I love my daughters very much, but I don’t seem to be able to remember very much from when they were this age. I was working long hours getting a business established, being involved with the local environmental group, being on the city’s “Sustainable Development Committee” and trying to pay bills. It was a time of sleep depravation and stress, and those wonderful moments that children bring to your life can be overlooked when you are so overwhelmed.

I think the difference with a grandchild is that I only see him about once a week so I have pent up affection and enthusiasm that I have a brief opportunity to shower on him. Then I get to leave and have a great night’s sleep.

The love of grandchild is a wondrous, powerful thing. It’s the kind of thing where you want to move mountains for them to have the same quality of life that you’ve had. Or run in an election for a party that probably won’t win, but that might move the dial on the need to deal with climate change a little further to the “Action” zone. No one likes to lose, especially in an election where the outcome seems so important. It is a depleting, exhausting activity.

My grandchild is teaching me to be positive everyday. To value the important things in life. To get over the slights against me, or the actions of others I may disagree with, and focus on all that is good in this amazing world of ours. To be grateful in the moment. I am giddy at the thought of spending time with him. There is no joy greater than getting a grandchild to smile. I love him fully and completely.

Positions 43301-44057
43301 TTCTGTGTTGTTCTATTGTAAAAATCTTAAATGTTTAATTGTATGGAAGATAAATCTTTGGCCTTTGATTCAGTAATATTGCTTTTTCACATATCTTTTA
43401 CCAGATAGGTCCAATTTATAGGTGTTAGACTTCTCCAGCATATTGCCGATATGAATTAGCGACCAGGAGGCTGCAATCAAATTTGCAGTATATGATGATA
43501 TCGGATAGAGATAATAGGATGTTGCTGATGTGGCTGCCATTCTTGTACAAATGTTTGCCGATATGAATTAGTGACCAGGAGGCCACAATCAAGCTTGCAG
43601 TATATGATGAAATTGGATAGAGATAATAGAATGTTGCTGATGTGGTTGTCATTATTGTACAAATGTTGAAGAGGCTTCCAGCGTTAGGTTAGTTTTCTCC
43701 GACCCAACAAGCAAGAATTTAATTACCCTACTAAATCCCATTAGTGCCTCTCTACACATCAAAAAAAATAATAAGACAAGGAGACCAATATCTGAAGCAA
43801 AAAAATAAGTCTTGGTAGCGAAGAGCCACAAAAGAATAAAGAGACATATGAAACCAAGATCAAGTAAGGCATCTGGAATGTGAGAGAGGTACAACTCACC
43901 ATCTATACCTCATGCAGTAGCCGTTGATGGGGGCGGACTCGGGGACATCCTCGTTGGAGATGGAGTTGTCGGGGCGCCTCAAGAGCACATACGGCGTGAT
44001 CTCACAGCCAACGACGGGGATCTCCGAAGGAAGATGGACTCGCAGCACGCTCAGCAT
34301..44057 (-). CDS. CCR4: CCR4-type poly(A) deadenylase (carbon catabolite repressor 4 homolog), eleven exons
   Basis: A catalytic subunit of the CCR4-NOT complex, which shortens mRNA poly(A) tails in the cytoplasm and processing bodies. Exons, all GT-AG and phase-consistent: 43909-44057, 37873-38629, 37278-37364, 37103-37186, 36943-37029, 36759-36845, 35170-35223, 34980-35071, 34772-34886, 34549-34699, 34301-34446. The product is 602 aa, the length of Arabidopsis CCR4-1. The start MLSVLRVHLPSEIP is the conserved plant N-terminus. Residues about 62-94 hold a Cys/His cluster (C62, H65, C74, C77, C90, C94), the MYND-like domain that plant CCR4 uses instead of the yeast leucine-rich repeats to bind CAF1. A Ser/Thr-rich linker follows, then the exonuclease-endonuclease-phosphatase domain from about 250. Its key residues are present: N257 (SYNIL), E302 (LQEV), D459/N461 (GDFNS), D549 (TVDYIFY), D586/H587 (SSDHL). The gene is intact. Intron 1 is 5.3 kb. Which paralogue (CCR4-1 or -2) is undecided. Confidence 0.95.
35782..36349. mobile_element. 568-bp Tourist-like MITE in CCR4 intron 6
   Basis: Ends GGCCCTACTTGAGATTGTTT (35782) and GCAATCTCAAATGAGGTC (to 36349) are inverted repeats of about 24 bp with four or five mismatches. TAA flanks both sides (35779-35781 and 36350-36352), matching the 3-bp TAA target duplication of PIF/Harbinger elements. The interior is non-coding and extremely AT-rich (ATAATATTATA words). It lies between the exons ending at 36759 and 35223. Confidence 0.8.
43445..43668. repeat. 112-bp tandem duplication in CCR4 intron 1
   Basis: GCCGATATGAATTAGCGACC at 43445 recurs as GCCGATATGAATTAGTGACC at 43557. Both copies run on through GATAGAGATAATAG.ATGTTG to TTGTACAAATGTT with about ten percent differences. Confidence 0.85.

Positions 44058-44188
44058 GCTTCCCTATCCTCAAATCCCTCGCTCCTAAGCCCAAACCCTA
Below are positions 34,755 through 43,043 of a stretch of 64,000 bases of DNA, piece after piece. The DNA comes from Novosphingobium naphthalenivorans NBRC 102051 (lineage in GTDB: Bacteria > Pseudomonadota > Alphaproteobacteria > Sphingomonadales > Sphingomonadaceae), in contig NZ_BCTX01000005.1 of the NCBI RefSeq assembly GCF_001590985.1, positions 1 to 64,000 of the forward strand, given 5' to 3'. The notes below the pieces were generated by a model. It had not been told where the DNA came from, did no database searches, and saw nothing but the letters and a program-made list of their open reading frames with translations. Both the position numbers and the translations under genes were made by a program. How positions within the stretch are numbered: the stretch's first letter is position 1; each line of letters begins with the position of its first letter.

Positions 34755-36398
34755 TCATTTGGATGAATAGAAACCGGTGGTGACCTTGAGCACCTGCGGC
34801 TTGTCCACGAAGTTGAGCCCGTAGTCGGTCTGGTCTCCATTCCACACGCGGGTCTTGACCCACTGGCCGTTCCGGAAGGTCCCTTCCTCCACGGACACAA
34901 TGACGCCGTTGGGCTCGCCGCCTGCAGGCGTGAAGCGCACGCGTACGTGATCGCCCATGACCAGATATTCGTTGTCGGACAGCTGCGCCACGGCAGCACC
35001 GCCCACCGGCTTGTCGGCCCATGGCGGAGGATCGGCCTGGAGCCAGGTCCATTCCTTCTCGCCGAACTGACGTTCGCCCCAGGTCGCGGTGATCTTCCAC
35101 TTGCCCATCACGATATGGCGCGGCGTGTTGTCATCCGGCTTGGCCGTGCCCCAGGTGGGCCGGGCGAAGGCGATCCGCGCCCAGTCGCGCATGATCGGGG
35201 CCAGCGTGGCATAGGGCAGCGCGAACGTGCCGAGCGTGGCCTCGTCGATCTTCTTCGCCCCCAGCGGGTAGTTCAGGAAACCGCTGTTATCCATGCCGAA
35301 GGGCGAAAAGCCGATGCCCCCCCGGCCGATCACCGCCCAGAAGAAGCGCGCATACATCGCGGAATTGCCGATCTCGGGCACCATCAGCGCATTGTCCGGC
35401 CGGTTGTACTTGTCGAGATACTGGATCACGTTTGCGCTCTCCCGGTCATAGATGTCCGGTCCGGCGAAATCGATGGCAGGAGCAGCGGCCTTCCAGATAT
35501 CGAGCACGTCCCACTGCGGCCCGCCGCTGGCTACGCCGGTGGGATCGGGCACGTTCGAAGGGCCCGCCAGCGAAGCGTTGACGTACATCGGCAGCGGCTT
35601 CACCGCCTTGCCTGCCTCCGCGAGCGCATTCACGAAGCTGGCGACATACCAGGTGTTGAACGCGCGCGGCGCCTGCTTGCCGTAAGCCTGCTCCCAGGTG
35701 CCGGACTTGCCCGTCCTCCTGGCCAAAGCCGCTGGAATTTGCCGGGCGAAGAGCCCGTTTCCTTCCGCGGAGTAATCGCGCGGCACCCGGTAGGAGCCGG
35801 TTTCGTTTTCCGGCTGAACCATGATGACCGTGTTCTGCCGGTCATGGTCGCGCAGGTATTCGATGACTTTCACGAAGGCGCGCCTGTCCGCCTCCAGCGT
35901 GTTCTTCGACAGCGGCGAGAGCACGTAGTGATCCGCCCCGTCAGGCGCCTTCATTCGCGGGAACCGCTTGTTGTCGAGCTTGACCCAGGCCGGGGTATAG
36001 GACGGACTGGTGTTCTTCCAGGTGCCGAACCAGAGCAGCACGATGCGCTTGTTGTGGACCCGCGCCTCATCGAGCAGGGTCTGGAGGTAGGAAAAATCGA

Only love prevails.

walking

 

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About Cam
Cam Mather and his wife Michelle live independently off the electricity grid using the sun and wind to power their home and their CSA. Cam is working towards the goal of making his home “zero-carbon” and with his extensive garden he aims to grow as much of his own food as possible. He is available to speak at conferences and other events and has motivated many people to integrate renewable energy into their lives, reduce their footprint on the planet and get started on the path to personal food, fuel and financial independence.